Handy man reborn
Digital makeover of iconic human fossil sheds light on human origins
State-of-the-art computer reconstruction of the original fossil of Homo habilis, or Handy man, shows this poorly understood human ancestor in a new and unexpected light. Published in the prestigious scientific journal Nature on March 5th, the findings uncover what makes Homo habilis truly distinctive, and indicate that its evolutionary roots go further back in time than previously thought. The research was done by a team led by Fred Spoor from the Max Planck Institute for Evolutionary Anthropology in Leipzig and University College London (UCL), in collaboration with the National Museums of Tanzania. The work was supported by the Max Planck Society.
In 1964 Louis Leakey and his colleagues announced the new species Homo habilis, or Handy man, as the earliest known member of our human evolutionary lineage. Central to the newly recognised species was the fossil Olduvai Hominid 7 (OH 7 for short), which consists of a lower jaw, parts of a braincase and hand bones of a single individual. These bones had been found in 1.8 million-year-old layers exposed in Olduvai Gorge, Tanzania.
The challenge in the intervening 50 years has been to work out which other fossils also belong to Homo habilis, as a key to understanding the early evolution of the human lineage. However, the preservation of the original Handy man fossil OH 7 has been a major hindrance; the shape of its lower jaw is distorted and the partial braincase consists of many broken fragments. To address this problem head-on the researchers used computed tomography (CT) and state-of-the-art 3D imaging technology to digitize, tease apart and reassemble the pieces virtually in the computer.
After weeks of painstaking reconstruction OH 7 re-emerged showing an unexpected mixture of features. The lower jaw turns out to be remarkably primitive in shape; it has a long and narrow dental arch which resembles that of the much older species Australopithecus afarensis (‘Lucy’), rather than closer related species such as Homo erectus. In contrast, the reconstructed braincase of OH 7 is not primitive at all, showing that the brain size was larger than previously estimated and similar to that seen in Homo erectus. For the first time an undistorted OH 7 could now be compared with other fossils, leading to two important conclusions.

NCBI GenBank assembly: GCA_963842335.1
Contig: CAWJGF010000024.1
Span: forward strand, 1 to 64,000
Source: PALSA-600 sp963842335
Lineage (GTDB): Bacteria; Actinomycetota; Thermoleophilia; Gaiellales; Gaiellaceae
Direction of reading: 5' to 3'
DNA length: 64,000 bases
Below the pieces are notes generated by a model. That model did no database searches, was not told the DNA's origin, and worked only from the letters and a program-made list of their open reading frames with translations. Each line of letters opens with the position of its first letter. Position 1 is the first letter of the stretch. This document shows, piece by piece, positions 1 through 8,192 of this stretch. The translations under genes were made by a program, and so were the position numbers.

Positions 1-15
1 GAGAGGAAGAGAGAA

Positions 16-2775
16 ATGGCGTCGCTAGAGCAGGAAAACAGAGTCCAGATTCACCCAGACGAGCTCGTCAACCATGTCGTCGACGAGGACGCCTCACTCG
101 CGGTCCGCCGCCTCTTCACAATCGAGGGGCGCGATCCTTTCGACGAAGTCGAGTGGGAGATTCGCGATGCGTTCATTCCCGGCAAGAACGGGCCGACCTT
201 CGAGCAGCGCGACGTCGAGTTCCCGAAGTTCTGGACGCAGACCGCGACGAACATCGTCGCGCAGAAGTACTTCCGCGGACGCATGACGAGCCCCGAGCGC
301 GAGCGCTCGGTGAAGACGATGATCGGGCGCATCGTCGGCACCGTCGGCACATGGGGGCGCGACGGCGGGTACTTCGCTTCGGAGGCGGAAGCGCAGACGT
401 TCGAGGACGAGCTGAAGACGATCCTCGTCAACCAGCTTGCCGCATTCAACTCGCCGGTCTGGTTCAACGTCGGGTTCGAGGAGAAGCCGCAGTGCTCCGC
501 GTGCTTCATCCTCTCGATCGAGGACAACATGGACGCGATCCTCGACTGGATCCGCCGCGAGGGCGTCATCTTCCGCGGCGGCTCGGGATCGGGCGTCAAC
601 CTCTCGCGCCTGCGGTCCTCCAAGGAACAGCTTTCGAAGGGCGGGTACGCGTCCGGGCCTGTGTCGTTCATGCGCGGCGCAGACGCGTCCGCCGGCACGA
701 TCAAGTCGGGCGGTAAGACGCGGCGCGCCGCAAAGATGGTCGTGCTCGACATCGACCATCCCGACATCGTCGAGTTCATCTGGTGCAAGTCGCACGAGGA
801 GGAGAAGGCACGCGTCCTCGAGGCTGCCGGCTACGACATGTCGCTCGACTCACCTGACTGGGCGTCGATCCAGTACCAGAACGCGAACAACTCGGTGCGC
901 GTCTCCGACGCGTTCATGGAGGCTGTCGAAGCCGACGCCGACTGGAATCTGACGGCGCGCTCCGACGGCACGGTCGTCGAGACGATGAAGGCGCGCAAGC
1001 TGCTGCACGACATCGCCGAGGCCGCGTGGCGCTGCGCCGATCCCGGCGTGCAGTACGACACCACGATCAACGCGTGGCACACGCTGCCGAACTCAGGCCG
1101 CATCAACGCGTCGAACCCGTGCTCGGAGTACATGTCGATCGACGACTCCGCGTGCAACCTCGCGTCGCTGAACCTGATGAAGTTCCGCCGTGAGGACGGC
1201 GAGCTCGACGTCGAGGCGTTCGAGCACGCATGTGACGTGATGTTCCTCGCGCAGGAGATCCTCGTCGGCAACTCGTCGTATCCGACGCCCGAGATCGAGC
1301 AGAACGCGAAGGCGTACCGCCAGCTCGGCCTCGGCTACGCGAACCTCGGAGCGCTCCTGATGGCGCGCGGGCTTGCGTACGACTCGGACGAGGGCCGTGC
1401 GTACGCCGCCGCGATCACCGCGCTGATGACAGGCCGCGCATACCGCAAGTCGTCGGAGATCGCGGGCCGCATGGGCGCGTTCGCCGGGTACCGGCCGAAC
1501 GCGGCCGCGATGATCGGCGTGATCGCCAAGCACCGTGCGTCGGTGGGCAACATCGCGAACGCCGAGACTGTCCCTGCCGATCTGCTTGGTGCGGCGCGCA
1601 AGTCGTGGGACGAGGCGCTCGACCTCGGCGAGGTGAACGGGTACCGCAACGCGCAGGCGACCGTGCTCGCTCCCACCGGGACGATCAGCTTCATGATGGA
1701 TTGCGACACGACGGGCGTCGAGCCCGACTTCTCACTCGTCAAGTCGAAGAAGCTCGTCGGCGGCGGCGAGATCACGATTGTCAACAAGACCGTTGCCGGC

Firstly, large differences in jaw shape among early Homo fossils show that three different species existed between 2.1 and 1.6 million years ago: Homo habilis, Homo erectus and Homo rudolfensis. “Sophisticated statistical analyses reveal differences in the shape of the jaw between these early human species that are sometimes as large as between humans and chimpanzees” says Philipp Gunz of the Max Planck Institute for Evolutionary Anthropology and one of the lead authors of the study. In the past differences in brain size were often considered important to characterize species of early Homo. However, the new analyses show that the three species cannot be distinguished by their brain size, in contrast to their telling differences in facial appearance.
Secondly, the new findings provide insights into the evolutionary origins of Homo habilis and the genus Homo in general. An upper jaw bone from Ethiopia, known as AL 666-1 and dated to 2.3 million years ago, is commonly thought to represent a potential ancestor or early representative of Homo habilis. However, this fossil is now shown to be too modern human-like in shape to be ancestral to Homo habilis with its primitive jaw. Instead, the two fossils from Ethiopia and Tanzania appear to represent separate evolutionary lineages that likely split well before 2.3 million years ago, with a common ancestor that has remained elusive until this week.
A report in the journal Science describes the discovery of a 2.8 million-year-old lower jaw from Ledi-Geraru, Ethiopia, which now provides the earliest evidence of the genus Homo (Science Express, March 5th; embargo conditions apply). The fossil, known as LD 350-1, makes a good ancestor for Homo habilis and other species of early Homo. “By digitally exploring what Homo habilis really looked like we could infer the nature of its ancestor, but no such fossils were known. Now the Ledi-Geraru jaw has turned up as if ‘on request’, suggesting a plausible evolutionary link between Australopithecus afarensis and Homo habilis”, concludes Fred Spoor of University College London and the Max Planck Institute of Evolutionary Anthropology.